Judge in Trump's classified documents case agrees to hear challenge to special counsel Jack Smith's appointment

 June 6, 2024

Jack Smith's appointment as special counsel could be withdrawn pending the outcome of a June 21 hearing, Breitbart reported.

U.S. District Court Judge Aileen Cannon ruled Tuesday to allow the question of whether Smith's appointment was valid in the classified documents case against former President Donald Trump.

In her ruling this week, Cannon opened the door to challenges by several lawyers beyond Trump's team. Some of those included amicus briefs by Citizens United and attorneys representing Attorney General Ed Meese, who are challenging Smith's appointment.

They argue that it was unconstitutional because Attorney General Merrick Garland did not have the authority to do so. The brief points out that under the Appointments Clause of the Constitution, Smith would have needed a formal confirmation in the Senate to proceed.

If Smith's appointment is indeed deemed unconstitutional, it could undermine the classified documents case against Trump. Coupled with challenges over presidential immunity, Smith's other cases could follow suit.

The Process

Smith was only able to fulfill his role in digging up dirt on the former president because Garland appointed him to it. Unfortunately for Trump's enemies, the process by which he did this is now under scrutiny by a judge who is not in their pockets.

Under the rules of the Department of Justice, only the president can appoint an "officer" such as the special counsel with the confirmation of the Senate. Even with Garland as the head of the DOJ, the process would still require top-down approval.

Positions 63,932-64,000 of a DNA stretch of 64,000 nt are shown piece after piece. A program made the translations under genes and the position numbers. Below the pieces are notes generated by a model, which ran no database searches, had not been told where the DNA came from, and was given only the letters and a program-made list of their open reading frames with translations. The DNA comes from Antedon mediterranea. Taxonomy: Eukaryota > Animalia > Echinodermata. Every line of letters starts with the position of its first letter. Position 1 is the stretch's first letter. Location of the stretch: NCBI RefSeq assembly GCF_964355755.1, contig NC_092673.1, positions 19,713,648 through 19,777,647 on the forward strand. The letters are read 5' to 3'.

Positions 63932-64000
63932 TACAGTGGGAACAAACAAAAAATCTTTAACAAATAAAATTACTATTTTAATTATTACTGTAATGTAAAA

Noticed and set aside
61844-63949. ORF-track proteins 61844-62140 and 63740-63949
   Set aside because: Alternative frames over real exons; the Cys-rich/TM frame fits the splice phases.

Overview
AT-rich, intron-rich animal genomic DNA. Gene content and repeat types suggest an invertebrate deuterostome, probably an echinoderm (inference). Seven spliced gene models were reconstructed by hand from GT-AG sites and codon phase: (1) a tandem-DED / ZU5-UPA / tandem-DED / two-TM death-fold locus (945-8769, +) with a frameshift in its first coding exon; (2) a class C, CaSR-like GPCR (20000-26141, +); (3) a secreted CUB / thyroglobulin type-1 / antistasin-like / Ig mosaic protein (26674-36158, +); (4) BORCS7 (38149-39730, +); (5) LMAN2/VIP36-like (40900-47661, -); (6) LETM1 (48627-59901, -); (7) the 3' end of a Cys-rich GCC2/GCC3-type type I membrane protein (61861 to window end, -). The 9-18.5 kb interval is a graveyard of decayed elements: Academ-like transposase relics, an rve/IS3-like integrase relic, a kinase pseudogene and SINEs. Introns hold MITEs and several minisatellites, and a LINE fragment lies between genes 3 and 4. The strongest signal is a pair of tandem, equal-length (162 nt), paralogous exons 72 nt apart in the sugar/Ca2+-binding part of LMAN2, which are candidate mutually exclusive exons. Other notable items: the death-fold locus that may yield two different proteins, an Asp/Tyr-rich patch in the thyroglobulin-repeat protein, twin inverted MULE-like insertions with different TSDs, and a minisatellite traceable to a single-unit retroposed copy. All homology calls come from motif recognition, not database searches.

Although there is precedent for Congress to name an "independent counsel," that statute sunseted in 1999. Meese and the other challengers contend that the failure to follow the process negates the validity of Smith's appointment.

"Not clothed in the authority of the federal government, Smith is a modern example of the naked emperor. Improperly appointed, he has no more authority to represent the United States in this Court than Bryce Harper, Taylor Swift, or Jeff Bezos," the brief said, according to Fox News.

It is unusual for a judge to allow these amicus briefs filed by so many into the courtroom. However, it seems Cannon, a Trump appointee, did this precisely because this important legal question will not be answered during the trial.

The Domino Effect

If Smith was not properly authorized to launch his probe, it could send the classified documents case crashing down. Justice Clarence even mentioned the brief in Trump's presidential immunity issue in Smith's election interference case, which is in oral arguments and should be decided this month.

It would be difficult to prosecute Smith's other Washington, D.C. case against Trump for his supposed role in the Jan. 6, 2021, riot at the U.S. Capitol. Trump has pleaded not guilty to those charges, but Smith may have to prove he was eligible to bring them in the first place.

If the dominoes fall, it will further support the notion that these charges and trials were not about justice. Instead, they meant to derail Trump's 2024 presidential election.

Still, Trump won't fully be out of the woods if Smith's cases fall apart. The former president was found guilty in another politically motivated Manhattan trial earlier this month and will be sentenced on July 11.

The left has been on a crusade to knock Trump out of the running in 2024. It seems they may have gotten sloppy in their zeal to act fast enough to influence the election.

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